Once inside, the ceremony began. Three Orthodox priests and a cantor sang the entire liturgy a capella. Rings and vows were exchanged. During the vows reading the priest tells the bride she will "obey her husband". At this time, the bride chooses to stomp on the groom's foot. Or not. Everybody roars. As the ceremony continued, much of which we did not fully understand, the groom looked across the heads of the congregation (all the guests stand and crowd around the couple during the ceremony; it has a real “community” feel to it) and saw my face. I saw a flicker of astonishment cross his face as he wondered “Who is he and what is he doing here?”, but we were generally made to feel welcome. We slipped out before we had to pass through the receiving line, and went home. But it was fun being there and lovely to see. Ioannis and Dimitra stayed at the reception until 3:00 a.m., eating, drinking and (of course) dancing.

This being the last weekend before Lent, there were more visitors to the island than usual, and we ventured into town on Sunday to check out the “action.” We had lunch in a seaside taverna, and then went to see the celebration in the local “theater.” The theater is built in the Greek tradition, is outdoors and has tiers of stone seats set in a circular amphitheater. The stage is a little circular area at the foot of the rows of seats. All very simple and efficient. We estimate well over 1,000 people were in attendance, of the 3,000 or so off-season inhabitants of Mykonos. The children were all in costumes very much like Americans would expect to see at Halloween. Superman, Spiderman, Minnie Mouse, pirates, princesses etc. were all very cute. The School Band performed, of course. (Music lessons have been taught in the school only since September, so let your imagination run wild with this scene.) All very much small-town fun, and we loved it.
By the way, EVERYBODY joins in the fun!


Monday was Ash Monday, and the first day of Lent, so the fasting began in earnest. No meat, cheese or dairy products until Easter. So the tradition here is to have a party (nothing new there), but only serve seafood. We went to the most remote part of the island (about a 10-minute drive away) to a picnic sponsored by the Boy Scouts. Each family brought food enough for themselves and the Scouts grilled fresh octopus for everybody. Five hundred pounds of octopus! We sat with our friends on the porch and watched the festivities. Near us, several men brought their instruments, so there was music and dancing (surprised?) all afternoon. There was a fund-raising raffle – Scouts are the same everywhere when it comes to raising money - and prizes for the highest flying kite, etc. We stayed until sundown, and people were still coming in. Boy! These Greeks sure do know how to party! (Did I already write that?)


Dimitra and Ioannis introduced us to their lifelong friends, Theodoris and Ireni. Theo has the grandest smile you’ve ever seen. Sharon began waving to him on her morning run back in October which is how all these associations really began. Anyway, they invited us to “coffee” which was a four course meal; spinach pie, grilled sandwiches, sausage and turkey omelet and homemade bread. It was scrumptious. While there, Theo got a call from his friend. He returned to the table looking panicked. Turns out his friend and neighbor had two ailing sheep that needed calcium injections. (Most of the natives have a couple dozen animals running around and, of course, a full garden. We always leave friend's homes with fresh eggs. Last week we ate Dimitra's rooster!) So Theo had to run off to help. But the house we were sitting in was his great-grandfather's. It was two rooms. There were NINE children and two parents living in the house. It had no electricity or running water until 1974. The roof was made of seaweed, bamboo and cement. It has since been refurbished and it's charming. The whole experience was wonderful.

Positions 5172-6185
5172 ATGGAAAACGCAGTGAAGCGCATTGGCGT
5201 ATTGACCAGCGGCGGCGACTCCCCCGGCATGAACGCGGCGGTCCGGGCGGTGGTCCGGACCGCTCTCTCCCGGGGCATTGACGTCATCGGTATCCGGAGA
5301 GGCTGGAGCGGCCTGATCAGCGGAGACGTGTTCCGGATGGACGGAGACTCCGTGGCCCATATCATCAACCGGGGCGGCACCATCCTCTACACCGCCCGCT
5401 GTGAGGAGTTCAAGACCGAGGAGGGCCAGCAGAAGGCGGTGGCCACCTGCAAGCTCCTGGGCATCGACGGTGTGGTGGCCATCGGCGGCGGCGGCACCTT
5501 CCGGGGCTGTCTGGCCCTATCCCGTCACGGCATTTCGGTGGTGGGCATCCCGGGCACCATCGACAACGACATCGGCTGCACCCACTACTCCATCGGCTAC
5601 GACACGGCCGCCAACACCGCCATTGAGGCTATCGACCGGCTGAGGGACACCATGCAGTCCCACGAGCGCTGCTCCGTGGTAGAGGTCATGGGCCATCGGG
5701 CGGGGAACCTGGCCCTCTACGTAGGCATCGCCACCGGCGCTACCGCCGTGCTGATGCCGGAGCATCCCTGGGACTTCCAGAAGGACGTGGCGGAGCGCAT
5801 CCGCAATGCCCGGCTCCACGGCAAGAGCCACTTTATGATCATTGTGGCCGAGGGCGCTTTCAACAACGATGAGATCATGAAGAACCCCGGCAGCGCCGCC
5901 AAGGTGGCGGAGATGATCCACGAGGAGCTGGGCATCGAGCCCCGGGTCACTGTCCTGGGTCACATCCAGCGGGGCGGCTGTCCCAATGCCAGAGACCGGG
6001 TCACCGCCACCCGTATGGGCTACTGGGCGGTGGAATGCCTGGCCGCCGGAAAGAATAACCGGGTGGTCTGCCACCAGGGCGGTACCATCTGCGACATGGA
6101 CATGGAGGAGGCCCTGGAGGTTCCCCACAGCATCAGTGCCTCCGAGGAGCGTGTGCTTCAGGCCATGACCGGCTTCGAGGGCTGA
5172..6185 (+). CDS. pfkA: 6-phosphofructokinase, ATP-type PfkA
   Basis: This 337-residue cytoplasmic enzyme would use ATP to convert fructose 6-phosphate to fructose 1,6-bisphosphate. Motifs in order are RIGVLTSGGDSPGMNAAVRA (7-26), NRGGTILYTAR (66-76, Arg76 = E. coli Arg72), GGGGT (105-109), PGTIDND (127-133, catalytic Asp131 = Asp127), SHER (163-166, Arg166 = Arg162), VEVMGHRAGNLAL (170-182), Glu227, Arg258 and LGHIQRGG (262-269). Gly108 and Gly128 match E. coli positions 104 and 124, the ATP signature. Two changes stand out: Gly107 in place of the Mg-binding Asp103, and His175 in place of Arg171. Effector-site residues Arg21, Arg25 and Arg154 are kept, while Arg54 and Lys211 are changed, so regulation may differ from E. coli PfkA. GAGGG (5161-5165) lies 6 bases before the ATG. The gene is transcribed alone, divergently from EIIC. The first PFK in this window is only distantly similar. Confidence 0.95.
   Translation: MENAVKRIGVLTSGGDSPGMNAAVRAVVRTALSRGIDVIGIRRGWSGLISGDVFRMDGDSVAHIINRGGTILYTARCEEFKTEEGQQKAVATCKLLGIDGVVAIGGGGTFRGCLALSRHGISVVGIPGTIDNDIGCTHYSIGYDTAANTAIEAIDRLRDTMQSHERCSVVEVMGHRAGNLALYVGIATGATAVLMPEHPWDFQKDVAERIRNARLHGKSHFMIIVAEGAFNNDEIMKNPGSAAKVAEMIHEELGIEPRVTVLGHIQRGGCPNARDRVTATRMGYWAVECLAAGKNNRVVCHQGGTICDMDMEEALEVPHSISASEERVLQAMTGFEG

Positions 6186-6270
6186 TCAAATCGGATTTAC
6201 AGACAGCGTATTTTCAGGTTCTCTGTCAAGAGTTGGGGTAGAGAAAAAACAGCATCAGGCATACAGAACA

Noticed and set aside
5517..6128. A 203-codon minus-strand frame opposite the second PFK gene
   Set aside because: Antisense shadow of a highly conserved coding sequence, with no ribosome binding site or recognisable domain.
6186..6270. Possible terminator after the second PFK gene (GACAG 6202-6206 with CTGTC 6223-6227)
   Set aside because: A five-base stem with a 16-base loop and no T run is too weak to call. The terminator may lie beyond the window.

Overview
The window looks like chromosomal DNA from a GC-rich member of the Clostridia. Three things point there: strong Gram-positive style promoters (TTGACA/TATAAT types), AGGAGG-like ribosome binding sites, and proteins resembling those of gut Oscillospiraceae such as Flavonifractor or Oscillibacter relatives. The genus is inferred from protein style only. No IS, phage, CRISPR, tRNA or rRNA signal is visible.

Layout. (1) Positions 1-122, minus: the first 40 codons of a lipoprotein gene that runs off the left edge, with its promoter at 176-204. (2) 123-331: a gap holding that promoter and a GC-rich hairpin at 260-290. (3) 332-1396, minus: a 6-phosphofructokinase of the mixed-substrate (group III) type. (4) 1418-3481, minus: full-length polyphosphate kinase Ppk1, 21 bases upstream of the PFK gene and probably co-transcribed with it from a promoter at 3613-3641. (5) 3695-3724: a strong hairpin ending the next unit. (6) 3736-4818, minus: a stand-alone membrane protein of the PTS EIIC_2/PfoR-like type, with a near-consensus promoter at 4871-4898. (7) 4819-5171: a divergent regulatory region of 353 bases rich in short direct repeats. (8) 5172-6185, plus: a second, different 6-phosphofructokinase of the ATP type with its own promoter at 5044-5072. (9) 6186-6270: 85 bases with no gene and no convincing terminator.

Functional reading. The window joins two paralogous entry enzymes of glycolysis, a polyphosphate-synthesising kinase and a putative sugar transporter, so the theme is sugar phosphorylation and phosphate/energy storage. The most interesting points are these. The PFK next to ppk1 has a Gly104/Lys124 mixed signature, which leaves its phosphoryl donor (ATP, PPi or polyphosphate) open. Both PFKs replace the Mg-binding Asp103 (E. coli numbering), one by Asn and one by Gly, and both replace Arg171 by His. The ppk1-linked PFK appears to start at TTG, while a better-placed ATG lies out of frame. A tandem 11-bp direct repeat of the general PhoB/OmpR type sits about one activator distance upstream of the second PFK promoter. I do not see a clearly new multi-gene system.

We made a quick trip over to Syros in early February to check on the boat and get a few preliminary projects started. All is well there. One evening as we were walking home from dinner in town, we heard someone calling “John! Sharon! Over here!!” Who could know us in Syros? We turned to find Josef, the Albanian stonemason who has been working at Costas’ house. He insisted we join him and his friends for a coffee, and we met six or seven more Albanians who were traveling with him. Now we run into these people all over town! It is simply amazing how our circle of friends has suddenly grown. We are really going to miss Mykonos when the time comes to leave in April.

But leave we must, and April will find us back on Syros getting Seraphim ready for another season of adventure. We are beginning to plan the summer’s voyaging; keep watching this space.

Γειά σος!